Under the Telecommunications Act of 1996,' an incumbent local exchange carrier (ILEC) is obliged to cooperate with potential entrants by making its infrastructure available to them on terms that will not preclude effective competition.2 Since an incumbent's failure to cooperate satisfactorily may be characterized as an illegal effort to maintain its monopoly, a natural question is whether such a failure exposes the incumbent to antitrust liability.3 In its recent Trinko4 decision, the Supreme Court ruled that it did not. As with most Supreme Court opinions, Trinko raised some interesting substantive legal issues, which we are exploring elsewhere. Justice Stevens's concurring opinion, which was joined by Justices Souter and Thomas, raised an interesting procedural question: does the consumer have standing to pursue an antitrust claim in the event that an incumbent monopolist arguably maintained its monopoly in violation of section 2 of the Sherman Act by foreclosing its rivals? Justice Stevens found that only the foreclosed entrants could sue for damages.5 But, as we shall show, his reasoning is flawed. In our view, at least one third of the Supreme Court is confused about the economics of foreclosure.6 We contend that the economic analysis and the antitrust case law support our view that both consumers and foreclosed rivals should have standing to sue for damages in such cases. We also examine the practical difficulties that private plaintiffs will encounter in proving their damages.
II. THE TRINKO LITIGATION
A. Antitrust Background
It is well known that the structural condition of monopoly, without more, is not a violation of section 2 of the Sherman Act, which states in relevant part that "[ejvery person who shall monopolize . . . any part of the trade or commerce among the several States . . . shall be deemed guilty of a felony."7 It is the act of monopolizing that offends the Sherman Act rather than the structural condition of monopoly. A compact statement of the test for illegal monopolization was provided in the Supreme Court's Grinnell decision: "The offense of monopoly under § 2 of the Sherman Act has two elements: (1) the possession of monopoly power in the relevant market and (2) the willful acquisition or maintenance of that power as distinguished from growth or development as a consequence of a superior product, business acumen, or historic accident."8 To the extent that this test separates the deserving from the undeserving, it is a useful standard.9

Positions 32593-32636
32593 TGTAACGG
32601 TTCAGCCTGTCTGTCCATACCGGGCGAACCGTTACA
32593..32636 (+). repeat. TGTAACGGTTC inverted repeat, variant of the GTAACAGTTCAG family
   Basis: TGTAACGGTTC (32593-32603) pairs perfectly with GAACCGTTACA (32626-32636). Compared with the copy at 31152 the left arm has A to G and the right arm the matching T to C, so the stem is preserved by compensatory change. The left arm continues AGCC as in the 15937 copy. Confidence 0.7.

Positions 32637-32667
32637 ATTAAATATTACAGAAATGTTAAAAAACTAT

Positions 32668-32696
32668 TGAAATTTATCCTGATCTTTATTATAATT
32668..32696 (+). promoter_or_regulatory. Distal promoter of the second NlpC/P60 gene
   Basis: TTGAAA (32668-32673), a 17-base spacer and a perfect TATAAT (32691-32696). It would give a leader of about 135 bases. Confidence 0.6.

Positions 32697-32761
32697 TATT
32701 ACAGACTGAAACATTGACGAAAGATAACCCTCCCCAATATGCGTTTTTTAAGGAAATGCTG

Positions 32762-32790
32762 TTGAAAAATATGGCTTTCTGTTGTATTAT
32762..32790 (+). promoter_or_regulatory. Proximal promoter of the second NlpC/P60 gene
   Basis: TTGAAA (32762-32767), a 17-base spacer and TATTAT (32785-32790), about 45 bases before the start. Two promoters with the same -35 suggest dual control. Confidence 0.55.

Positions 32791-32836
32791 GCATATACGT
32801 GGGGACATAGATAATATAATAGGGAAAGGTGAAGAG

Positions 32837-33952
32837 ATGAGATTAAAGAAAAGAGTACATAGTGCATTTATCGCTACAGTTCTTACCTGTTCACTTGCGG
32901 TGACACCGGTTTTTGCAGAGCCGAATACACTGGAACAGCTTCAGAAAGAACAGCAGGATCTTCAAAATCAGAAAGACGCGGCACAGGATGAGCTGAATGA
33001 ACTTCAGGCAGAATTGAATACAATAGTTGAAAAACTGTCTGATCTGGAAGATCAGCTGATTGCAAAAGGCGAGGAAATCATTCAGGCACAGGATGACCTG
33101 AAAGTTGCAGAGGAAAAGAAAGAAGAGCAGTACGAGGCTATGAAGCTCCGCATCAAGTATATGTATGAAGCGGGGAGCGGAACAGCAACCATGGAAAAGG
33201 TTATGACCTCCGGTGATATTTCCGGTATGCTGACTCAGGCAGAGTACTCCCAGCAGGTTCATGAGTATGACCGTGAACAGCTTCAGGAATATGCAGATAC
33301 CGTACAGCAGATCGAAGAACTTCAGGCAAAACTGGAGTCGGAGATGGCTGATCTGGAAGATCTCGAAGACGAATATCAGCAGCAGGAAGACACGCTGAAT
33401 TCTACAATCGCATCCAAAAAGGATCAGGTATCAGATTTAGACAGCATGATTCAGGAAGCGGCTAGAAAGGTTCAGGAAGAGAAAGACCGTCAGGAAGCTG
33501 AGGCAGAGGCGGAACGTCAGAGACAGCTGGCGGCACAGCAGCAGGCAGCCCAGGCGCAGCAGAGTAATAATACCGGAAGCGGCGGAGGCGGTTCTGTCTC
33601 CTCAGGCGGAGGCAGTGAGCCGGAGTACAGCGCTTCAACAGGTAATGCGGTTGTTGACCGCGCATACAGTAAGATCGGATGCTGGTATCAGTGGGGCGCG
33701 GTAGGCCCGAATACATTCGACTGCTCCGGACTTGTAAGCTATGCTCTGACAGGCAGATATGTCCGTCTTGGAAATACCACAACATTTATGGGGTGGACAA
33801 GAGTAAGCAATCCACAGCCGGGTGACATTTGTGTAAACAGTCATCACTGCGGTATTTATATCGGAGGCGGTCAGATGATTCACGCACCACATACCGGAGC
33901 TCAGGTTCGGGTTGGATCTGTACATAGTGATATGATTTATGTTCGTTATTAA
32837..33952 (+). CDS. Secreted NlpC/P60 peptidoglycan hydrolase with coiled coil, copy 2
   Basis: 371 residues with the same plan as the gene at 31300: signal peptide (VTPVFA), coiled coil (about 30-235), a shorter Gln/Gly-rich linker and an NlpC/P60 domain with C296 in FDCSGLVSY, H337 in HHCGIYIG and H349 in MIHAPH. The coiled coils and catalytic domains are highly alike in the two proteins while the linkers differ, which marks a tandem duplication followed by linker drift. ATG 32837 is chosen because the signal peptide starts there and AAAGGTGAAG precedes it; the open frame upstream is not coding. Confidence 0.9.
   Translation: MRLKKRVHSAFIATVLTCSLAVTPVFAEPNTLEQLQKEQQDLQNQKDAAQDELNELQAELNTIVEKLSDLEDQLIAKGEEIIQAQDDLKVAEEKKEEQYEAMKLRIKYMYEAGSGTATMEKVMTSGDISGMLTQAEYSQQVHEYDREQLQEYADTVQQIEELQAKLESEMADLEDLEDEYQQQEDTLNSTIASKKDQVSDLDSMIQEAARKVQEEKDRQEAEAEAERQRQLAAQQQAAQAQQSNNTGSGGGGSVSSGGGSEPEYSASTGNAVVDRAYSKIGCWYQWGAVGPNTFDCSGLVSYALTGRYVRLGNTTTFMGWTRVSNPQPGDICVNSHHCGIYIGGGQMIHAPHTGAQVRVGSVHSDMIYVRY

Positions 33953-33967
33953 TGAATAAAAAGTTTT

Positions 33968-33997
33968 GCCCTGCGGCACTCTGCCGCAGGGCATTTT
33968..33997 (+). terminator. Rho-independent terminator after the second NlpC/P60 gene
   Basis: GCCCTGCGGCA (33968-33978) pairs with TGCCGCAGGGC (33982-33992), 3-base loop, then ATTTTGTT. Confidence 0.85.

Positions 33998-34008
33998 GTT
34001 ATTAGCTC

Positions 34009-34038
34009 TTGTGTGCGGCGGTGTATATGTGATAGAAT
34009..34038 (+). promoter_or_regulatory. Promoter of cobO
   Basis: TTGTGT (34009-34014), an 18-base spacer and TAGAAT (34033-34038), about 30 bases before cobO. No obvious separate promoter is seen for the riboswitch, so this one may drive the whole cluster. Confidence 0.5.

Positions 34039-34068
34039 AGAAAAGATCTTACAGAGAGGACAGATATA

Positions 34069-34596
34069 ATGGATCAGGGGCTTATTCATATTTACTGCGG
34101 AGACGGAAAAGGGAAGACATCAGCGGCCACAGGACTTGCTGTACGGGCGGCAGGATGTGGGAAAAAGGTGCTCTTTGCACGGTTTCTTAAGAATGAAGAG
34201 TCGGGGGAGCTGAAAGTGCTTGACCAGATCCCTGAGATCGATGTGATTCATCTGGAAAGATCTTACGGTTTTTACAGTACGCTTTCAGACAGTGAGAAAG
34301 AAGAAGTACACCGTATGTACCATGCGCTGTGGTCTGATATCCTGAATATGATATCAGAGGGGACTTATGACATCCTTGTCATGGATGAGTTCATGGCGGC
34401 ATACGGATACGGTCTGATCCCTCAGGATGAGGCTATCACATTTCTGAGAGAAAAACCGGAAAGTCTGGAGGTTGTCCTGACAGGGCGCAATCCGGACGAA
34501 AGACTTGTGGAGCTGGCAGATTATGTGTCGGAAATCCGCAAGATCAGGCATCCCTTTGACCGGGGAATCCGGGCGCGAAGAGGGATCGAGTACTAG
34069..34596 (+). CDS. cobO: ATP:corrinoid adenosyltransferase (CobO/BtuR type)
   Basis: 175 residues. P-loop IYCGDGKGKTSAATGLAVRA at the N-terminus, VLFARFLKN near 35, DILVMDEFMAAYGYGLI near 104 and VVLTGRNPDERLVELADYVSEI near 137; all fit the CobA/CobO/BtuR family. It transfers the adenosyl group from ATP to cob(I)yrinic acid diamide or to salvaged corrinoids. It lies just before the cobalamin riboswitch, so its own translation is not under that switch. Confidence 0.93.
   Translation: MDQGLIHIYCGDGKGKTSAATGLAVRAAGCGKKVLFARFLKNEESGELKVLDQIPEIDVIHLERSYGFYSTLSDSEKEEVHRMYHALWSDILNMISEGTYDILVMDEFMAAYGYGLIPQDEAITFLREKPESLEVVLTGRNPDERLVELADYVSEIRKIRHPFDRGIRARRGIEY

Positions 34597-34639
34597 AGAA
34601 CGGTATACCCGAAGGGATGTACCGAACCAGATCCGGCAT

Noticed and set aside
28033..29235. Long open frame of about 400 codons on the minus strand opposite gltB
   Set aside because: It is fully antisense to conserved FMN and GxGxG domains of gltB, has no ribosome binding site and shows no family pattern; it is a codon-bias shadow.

There are several evidentiary hurdles for a successful plaintiff. First, the plaintiff must define a relevant antitrust market, which has two components: a product market10 and a geographic market.11 Second, having defined the relevant market, the plaintiff must prove that the defendant has monopoly power in that market. This requires a showing that the defendant is able to profitably raise price above the competitive level for a sustained period of time.12 Once these two hurdles have been successfully negotiated, the first prong of the Grinnell test has been satisfied. The third evidentiary burden is to show that the defendant has engaged in exclusionary conduct.13 That is, the monopolist's success must be attributed to some sort of predatory, or otherwise exclusionary, conduct.14 If the monopolist has engaged in such conduct, its monopoly will violate section 2.15
B. The Telecommunications Act Requirements
The production of local telephone service is marked by substantial economies of scale, which makes competition infeasible. Local telephone service, therefore, is a natural monopoly.16 In order to enjoy the productive efficiency of a single producer while minimizing the allocative inefficiency of monopoly, local telephone service historically had been subject to traditional forms of public utility regulation.17 Dissatisfied with the results of this regulation, Congress decided to enhance competition in local telephone service markets. …